Pope Francis looks out the window of the papal library in the Apostolic Palace onto an empty St. Peter’s Square on April 13, 2020, Easter Monday, after reciting the Regina Coeli prayer via livestream. (CNS photo/Vatican Media)

Rome in a time of virus, everything closed…

By Christina Deardurff

The Catholic Church during her 2,000 years of history has seen every conceivable human event, from the glorious to the tragic. We can take comfort in this fact, as the entire world faces a pandemic caused by the Novel Coronavirus of 2019 — novel for us in our lifetimes, for many reasons beyond the newness of the virus itself — and yet, an experience of fear, isolation, even illness and death, that is as old as humanity itself.

The face of COVID 19 itself keeps changing: opinions about its infection and mortality rates, methods of transmission and how to retard them, social restraints and their true effectiveness, even protocols for treat- ment as medical professionals gain more experience — these are all evolving almost by the day.

Yet the Church, as Mater and Magistra, continues to care for her children in every way possible, adapting, as is part of her genius, to every circumstance of life. Somemight occasionally add, “clumsily,”but that is because she has a human element.

Still, the Church, being in the world but not of the world, continues to attend to “the one thing necessary”: our life in Christ.

St. Corona, pray for us

St. Corona, by the Master of Palazzo Venezia.

The pandemic caused by the coronavirus has boosted interest in St. Corona, who is widely venerated as the saint to turn to in times of pestilence and violent storms in northern Italy, Austria and southern Germany, where St. Corona churches and chapels abound and there are several St. Corona pilgrimages.

St. Corona was a 16-year-old Christian who was martyred for her faith in Syria in the second century. It is told that she stood up publicly for a Roman soldier who was being tortured because he had converted to Christianity. She was tied to two palm trunks that had been bent to the ground and when they whipped back up her body was torn to pieces. Her feast day is May 14.

St. Corona’s main relics are in the Basilica of Sts. Victor and Corona in Feltre, a hill town in the province of Belluno in the Veneto region in northern Italy, one of the first regions to be cordoned off due to the coronavirus pandemic. St. Corona is the patron saint of Belluno-Feltre.

The Holy Roman Emperor Otto III (996-1002) took her relics to Aachen in 997, where they were kept in a lead coffin close to the altar. In 1910, the coffin was replaced by a golden reliquary and moved to the cathedral treasury.

The reliquary has now been brought out of the treasury to be cleaned so that it can be exhibited. The relics are in a special sealed and tamper-proof container in the shrine. Christa Pongratz-Lippitt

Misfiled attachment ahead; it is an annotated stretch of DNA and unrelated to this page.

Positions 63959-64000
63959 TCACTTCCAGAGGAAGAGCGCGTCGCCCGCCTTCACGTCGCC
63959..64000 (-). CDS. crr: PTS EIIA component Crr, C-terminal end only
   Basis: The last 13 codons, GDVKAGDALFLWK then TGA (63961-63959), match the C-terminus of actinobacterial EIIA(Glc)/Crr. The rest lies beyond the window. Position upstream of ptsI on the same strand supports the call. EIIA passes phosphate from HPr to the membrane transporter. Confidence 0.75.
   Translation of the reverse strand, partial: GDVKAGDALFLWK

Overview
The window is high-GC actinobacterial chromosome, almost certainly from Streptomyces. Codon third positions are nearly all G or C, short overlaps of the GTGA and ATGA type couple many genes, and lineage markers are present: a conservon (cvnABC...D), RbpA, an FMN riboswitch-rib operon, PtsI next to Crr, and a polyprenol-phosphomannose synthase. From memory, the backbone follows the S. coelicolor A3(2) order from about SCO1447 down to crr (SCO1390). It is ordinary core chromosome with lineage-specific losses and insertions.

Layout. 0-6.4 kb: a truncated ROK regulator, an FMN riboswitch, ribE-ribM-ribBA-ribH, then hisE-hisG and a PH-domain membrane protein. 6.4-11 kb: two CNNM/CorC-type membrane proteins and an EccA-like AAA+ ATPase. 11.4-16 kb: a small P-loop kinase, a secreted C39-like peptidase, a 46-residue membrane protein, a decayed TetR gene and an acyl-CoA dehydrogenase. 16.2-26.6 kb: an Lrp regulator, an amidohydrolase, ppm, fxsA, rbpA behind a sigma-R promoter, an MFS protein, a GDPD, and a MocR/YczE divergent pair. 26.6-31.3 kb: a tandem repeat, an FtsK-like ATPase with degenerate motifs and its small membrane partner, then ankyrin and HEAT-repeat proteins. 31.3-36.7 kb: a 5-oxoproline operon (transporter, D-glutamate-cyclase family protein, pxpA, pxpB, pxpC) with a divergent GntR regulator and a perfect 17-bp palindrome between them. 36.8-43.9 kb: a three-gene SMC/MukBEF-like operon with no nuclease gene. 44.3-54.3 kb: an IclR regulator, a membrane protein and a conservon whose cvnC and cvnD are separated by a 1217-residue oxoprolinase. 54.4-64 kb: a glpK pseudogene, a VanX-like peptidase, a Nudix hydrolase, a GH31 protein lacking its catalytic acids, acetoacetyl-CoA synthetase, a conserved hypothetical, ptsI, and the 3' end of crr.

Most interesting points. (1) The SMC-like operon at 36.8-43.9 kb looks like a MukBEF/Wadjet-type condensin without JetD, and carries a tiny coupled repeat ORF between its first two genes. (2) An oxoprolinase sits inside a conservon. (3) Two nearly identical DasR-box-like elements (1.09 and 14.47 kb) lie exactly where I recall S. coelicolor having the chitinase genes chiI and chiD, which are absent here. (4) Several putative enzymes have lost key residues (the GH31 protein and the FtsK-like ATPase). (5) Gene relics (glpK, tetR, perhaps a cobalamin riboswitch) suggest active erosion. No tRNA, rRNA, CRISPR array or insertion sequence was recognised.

The Lord Is With Us In This Storm

By Christina Deardurff

The Barque of Peter, mosaic in St. Peter’s Basilica from a painting by Giovanni Lanfranco

Pope Francis imparted a special Urbi et Orbi (“To the city and the world”) blessing to all of humanity on Friday, March 27, from the steps of St. Peter’s Basilica.

Usually reserved for Christmas Day and Easter Sunday, this extraordinary blessing was given in keeping with the gravity of the current global situation caused by the spread of COVID-19.

Standing in a deserted St. Peter’s Square with a steady rain falling, the Pope prayed for the world at this critical juncture in the presence of two ancient images: the icon of Mary Salus Populi Romani – usually housed in the Basilica of St. Mary Major – and the miraculous crucifix kept in the Church of San Marcello on the city’s Via del Corso.

Most importantly, the Pope exposed the Blessed Sacrament for adoration and imparted his Apostolic Blessing, offering everyone the opportunity to receive a plenary indulgence.

The Apostolic Penitentiary loosened the usual requirements to go to confession and receive the Eucharist, due to impossibility for people who are on lockdowns and quarantines.

Public Mass Resumes in First Us Diocese

“We are overlooking those who are dead interiorly”

The bishop of Las Cruces, New Mexico, became the first U.S. bishop known to have lifted a diocesan ban on the public celebration of Mass and sacramental ministry as long as priests follow state-ordered health precautions.

“In the events of these days and weeks the Lord is calling us out our comfort zone, he is calling us to seek new ways to reach the people. In addition to this mission with which we are entrusted, we also have the mission to keep people safe. The two must be equally pursued,” Bishop Peter Baldacchino said in an April 15 letter.

Baldacchino said he disagreed with New Mexico’s recent excluding of churches as “essential services.”

“It seems to me that while we run a daily count of the physical deaths we are overlooking those who are dead interiorly,” he said.

Guidelines limit Mass in church buildings to 5 people, including the celebrant, with six feet between worshippers and all seating sanitized after Mass ends.

Baldacchino also authorized priests to celebrate Mass outdoors, recommending setting up an altar in the parish parking lot with parishioners remaining in their cars, and using face masks, gloves and hand sanitizer for Communion distribution.

 Ed Condon (CNA)

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